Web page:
I like you. Really, I do.
I love the way you keep polar bears away from Wisconsin. Few things are as disconcerting as finding a hungry polar bear on your porch when you walk out your front door.
I feel a great deal of loyalty to you, too. Probably because when I was younger I drove up the Alcan Highway with my family from Texas to Alaska. That time with you so long ago probably explains that incident a few years ago in France when I committed a fox paw (that unlucky charm of the French, which they spell faux pas). I was so embarrassed, but I smiled sheepishly and said, “Sorry, I’m Canadian.” Honestly, I felt Canadian then, and proud of it.
Wisconsin and Canada are close. Maybe not as close as you and Minnesota or some of those other not-Wisconsin states. But that lake between Wisconsin and the part of you known as Ontario has helped the two of you develop what anyone can see is a Superior relationship.
I wouldn’t criticize you if you weren’t so close to Wisconsin, but since no one else seems willing to talk to you about it, I feel I have to. It’s your problem of passing wind. Please don’t be offended. Meteorological flatulence is no laughing matter, and it’s difficult to talk about, but we need to have this discussion.
Arctic wind, as you know, is powerful stuff. This month, the wind you passed was so cold that people here couldn’t talk when they were outside. Their speech bubbles froze in mid-air and shattered on the ground. We’ve all had to carry axes with us when we go outside. If you walk too slowly, you freeze in place and have to chop yourself free. Many of friends now wear a much smaller shoe size. No one knows how many of the snow mounds dotting the landscape are people who didn’t move fast enough and froze in place. We won’t know until spring. Your wind is so bad that when small children cry, their eyelids freeze shut; then they bump into flagpoles, cry out, and get their tongues stuck. It makes it really hard to raise and lower the flag when that happens.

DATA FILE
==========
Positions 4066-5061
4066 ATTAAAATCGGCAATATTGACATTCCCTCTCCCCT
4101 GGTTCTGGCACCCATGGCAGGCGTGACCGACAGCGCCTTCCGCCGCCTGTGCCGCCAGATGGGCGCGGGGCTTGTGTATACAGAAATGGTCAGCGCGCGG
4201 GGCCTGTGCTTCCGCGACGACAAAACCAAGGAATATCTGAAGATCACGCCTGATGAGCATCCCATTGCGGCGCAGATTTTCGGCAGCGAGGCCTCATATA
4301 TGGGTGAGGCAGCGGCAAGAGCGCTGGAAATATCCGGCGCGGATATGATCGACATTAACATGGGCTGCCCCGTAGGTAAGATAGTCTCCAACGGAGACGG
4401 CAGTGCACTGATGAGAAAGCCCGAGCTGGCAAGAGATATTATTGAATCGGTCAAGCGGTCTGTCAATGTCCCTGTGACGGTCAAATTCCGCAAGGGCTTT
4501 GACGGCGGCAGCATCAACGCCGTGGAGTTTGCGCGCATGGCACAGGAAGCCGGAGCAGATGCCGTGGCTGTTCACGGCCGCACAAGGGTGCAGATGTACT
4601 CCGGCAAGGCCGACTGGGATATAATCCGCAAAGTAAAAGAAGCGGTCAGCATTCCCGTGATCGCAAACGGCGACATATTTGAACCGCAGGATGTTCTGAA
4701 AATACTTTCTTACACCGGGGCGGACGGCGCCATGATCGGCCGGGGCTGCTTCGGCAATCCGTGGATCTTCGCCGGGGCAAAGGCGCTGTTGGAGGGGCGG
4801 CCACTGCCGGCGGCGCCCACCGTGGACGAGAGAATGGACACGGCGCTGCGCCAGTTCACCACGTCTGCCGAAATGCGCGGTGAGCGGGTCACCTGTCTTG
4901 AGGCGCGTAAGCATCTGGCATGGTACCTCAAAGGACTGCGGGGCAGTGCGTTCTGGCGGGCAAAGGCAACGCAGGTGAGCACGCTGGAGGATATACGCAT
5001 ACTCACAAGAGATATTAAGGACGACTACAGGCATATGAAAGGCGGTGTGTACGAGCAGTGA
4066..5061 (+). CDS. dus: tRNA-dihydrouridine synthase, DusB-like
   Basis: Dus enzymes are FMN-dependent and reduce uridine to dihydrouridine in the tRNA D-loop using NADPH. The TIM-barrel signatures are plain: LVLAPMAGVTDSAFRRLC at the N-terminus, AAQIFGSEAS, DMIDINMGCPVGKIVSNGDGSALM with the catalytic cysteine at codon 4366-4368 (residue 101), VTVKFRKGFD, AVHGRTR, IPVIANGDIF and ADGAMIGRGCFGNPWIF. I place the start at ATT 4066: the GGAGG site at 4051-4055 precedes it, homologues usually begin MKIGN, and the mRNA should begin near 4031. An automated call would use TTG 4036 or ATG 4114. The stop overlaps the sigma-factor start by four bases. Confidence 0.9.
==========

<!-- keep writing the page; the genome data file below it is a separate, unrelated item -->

Please, Canada, if you can’t control your meteorological indigestion and you have to pass wind, turn the other cheek and let it rip toward the north.
Yearstricken for Wisconsin